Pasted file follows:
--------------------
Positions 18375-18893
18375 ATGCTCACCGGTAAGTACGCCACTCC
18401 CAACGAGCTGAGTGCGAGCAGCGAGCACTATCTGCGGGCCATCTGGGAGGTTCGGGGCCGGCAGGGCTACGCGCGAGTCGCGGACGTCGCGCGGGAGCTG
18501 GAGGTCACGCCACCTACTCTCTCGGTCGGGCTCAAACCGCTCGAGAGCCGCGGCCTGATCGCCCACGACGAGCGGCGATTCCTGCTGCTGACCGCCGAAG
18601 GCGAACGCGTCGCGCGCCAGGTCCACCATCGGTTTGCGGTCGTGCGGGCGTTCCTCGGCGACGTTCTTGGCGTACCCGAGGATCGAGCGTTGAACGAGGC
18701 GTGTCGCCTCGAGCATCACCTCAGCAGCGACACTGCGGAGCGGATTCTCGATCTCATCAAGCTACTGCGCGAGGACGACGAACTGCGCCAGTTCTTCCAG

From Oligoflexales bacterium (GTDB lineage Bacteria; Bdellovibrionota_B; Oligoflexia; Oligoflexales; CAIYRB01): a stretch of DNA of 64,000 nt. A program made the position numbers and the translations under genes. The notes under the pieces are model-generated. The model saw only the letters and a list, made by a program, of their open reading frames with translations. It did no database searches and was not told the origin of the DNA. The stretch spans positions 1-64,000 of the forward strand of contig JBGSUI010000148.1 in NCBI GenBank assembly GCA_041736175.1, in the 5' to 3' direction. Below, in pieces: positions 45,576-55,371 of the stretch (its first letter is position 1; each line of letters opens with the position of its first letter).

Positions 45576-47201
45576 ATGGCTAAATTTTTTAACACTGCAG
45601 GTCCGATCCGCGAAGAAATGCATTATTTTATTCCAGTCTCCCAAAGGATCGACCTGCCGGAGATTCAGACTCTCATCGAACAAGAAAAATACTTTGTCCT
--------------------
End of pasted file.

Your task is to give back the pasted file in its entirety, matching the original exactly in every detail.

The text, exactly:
Positions 18375-18893
18375 ATGCTCACCGGTAAGTACGCCACTCC
18401 CAACGAGCTGAGTGCGAGCAGCGAGCACTATCTGCGGGCCATCTGGGAGGTTCGGGGCCGGCAGGGCTACGCGCGAGTCGCGGACGTCGCGCGGGAGCTG
18501 GAGGTCACGCCACCTACTCTCTCGGTCGGGCTCAAACCGCTCGAGAGCCGCGGCCTGATCGCCCACGACGAGCGGCGATTCCTGCTGCTGACCGCCGAAG
18601 GCGAACGCGTCGCGCGCCAGGTCCACCATCGGTTTGCGGTCGTGCGGGCGTTCCTCGGCGACGTTCTTGGCGTACCCGAGGATCGAGCGTTGAACGAGGC
18701 GTGTCGCCTCGAGCATCACCTCAGCAGCGACACTGCGGAGCGGATTCTCGATCTCATCAAGCTACTGCGCGAGGACGACGAACTGCGCCAGTTCTTCCAG

From Oligoflexales bacterium (GTDB lineage Bacteria; Bdellovibrionota_B; Oligoflexia; Oligoflexales; CAIYRB01): a stretch of DNA of 64,000 nt. A program made the position numbers and the translations under genes. The notes under the pieces are model-generated. The model saw only the letters and a list, made by a program, of their open reading frames with translations. It did no database searches and was not told the origin of the DNA. The stretch spans positions 1-64,000 of the forward strand of contig JBGSUI010000148.1 in NCBI GenBank assembly GCA_041736175.1, in the 5' to 3' direction. Below, in pieces: positions 45,576-55,371 of the stretch (its first letter is position 1; each line of letters opens with the position of its first letter).

Positions 45576-47201
45576 ATGGCTAAATTTTTTAACACTGCAG
45601 GTCCGATCCGCGAAGAAATGCATTATTTTATTCCAGTCTCCCAAAGGATCGACCTGCCGGAGATTCAGACTCTCATCGAACAAGAAAAATACTTTGTCCT